Data on people’s ability in Welsh and how often they speak the language for October 2019 to September 2020.
This is the latest release in the series: Welsh language data from the Annual Population Survey
The Census of Population is the key source used to measure the number of Welsh speakers in Wales. However, as the Annual Population Survey (APS) provides quarterly results, it is useful to use the APS to look at trends in the Welsh language between censuses.
For the year ending 30 September 2020, the Annual Population Survey reported that 28.8% of people aged three and over were able to speak Welsh. This figure equates to 872,200 people. This is 0.2 percentage points lower than the previous year (year ending 30 September 2019), equating to 2,400 fewer people.
The chart shows how these figures have been gradually increasing each year since March 2010 (25.2%, 731,000), after they had been gradually declining from 2001 to 2007. The number of people reporting to be able to speak Welsh declined from December 2018 to March 2020, before increasing again in the most recent two quarters. This increase should be treated with caution due to the change of survey mode since mid-March 2020 because of the coronavirus pandemic. See ‘Changes to the survey’ below.
The highest numbers of Welsh speakers continue to be found in Carmarthenshire (90,400) and Gwynedd (90,300). The lowest numbers of Welsh speakers are in Blaenau Gwent (11,800) and Merthyr Tydfil (12,700).
The highest percentages of Welsh speakers can be found in Gwynedd (75%) and the Isle of Anglesey (66%). The lowest percentages of Welsh speakers are in Monmouth (16%), Bridgend, Blaenau Gwent, Torfaen and Newport (18%).
16.2% (491,300) of people aged three or over reported that they spoke Welsh daily, 4.8% (146,400) weekly and 6.2% (187,400) less often. 1.6% (47,100) reported that they never spoke Welsh despite being able to speak it, with the remaining 71.2% not able to speak Welsh. 33.0% (999,700) reported that they could understand spoken Welsh, 25.8% (781,900) could read and 23.5% (712,700) could write Welsh.
The Census results and APS results for 2001 and 2011 have also been plotted on the chart above to indicate the large discrepancy between the two sources at the same time periods. There are a number of possible explanations for why Census results would be lower than survey results. For example, the Census is a statutory self-completion questionnaire while the APS is a voluntary survey, which uses face-to-face and telephone interviews.
The APS results should not be compared with Census results, nor used to measure progress towards the Welsh Government target of a million Welsh speakers by 2050. The Welsh language strategy Cymraeg 2050, clearly states that this target was based on census data and that progress towards this target will be monitored using future census data.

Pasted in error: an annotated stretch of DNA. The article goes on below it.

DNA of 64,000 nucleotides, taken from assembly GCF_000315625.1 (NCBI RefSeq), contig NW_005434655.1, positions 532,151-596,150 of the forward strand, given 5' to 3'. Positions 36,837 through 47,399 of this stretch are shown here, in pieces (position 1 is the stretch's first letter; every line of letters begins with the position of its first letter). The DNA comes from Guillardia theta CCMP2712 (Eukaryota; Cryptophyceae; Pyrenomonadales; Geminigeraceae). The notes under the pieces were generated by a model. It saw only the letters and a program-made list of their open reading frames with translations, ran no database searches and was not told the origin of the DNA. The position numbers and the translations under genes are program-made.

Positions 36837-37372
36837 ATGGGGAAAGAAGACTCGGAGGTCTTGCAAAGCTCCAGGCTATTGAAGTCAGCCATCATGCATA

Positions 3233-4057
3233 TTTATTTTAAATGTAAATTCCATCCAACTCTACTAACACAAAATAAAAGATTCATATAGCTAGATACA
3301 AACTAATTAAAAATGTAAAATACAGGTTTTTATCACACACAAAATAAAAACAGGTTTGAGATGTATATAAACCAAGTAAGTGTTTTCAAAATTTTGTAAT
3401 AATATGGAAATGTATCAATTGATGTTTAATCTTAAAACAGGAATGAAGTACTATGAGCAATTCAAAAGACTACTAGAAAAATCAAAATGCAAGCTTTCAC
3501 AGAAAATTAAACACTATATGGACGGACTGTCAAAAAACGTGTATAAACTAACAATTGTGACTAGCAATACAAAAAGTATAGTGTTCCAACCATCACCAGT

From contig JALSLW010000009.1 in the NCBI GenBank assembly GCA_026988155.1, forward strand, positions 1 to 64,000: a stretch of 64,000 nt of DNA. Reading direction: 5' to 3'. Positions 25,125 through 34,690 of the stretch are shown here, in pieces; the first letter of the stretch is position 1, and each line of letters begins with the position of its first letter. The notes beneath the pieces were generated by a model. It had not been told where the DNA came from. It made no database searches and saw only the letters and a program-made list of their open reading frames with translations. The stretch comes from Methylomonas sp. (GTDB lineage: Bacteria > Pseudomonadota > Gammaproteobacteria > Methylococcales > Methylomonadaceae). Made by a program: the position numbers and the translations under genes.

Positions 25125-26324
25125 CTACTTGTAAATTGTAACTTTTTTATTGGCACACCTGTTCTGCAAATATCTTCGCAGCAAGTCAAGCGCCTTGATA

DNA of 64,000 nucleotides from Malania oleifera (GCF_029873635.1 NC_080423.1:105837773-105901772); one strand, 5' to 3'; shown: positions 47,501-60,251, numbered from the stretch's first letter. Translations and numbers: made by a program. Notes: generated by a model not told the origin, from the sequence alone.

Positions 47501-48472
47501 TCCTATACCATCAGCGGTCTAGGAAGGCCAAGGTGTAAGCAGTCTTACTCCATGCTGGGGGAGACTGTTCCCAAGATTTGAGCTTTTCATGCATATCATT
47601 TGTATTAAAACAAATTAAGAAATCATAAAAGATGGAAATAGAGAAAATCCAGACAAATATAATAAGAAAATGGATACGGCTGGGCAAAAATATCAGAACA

A blog published by the Chief Statistician last year, gave a brief discussion on how to interpret the Welsh language data in the APS. More information about the differences between the APS and the Census can be found in a bulletin presenting more detailed results on the Welsh language from the APS from 2001 to 2018.
The APS is carried out by the Office for National Statistics (ONS). Details about how the survey is developed and carried out can be found on the Office for National Statistics website.
Changes to the survey
Following government advice regarding the coronavirus (COVID-19) pandemic, the Annual Population Survey as well as all other Office for National Statistics (ONS) face-to-face studies about people, families and households were suspended.
From mid-March 2020, the APS survey has been carried out by telephone only. A change in how a survey is administered can affect survey results. This set of results cover the period from October 2019 to September 2020. Until mid-March 2020, around half of the interviews were carried out face-to-face and half by telephone.
By comparing those who completed the survey over the telephone with those who completed the survey face-to-face in the period before March 2020, respondents did appear to be more likely to state that they could speak Welsh when answering the survey over the telephone. The ONS have been closely monitoring the impact of the change in survey mode on the estimates and had found that this change had resulted in a higher proportion of owner occupiers participating in the survey and a lower proportion of renters participating in the survey than before the pandemic. As a result, they have revised how they weight the data and have re-weighted their estimates for January to June 2020 (i.e. quarters 1 and 2 of 2020) to account for this change. Previous headline statistics and StatsWales tables have been updated to include these re-weighted estimates.
At this stage, it is not possible to say whether a slight increase in Welsh language ability during April to September 2020 is as a result of the change in survey mode or actual changes in the population’s Welsh language ability. Results should therefore be interpreted with caution.
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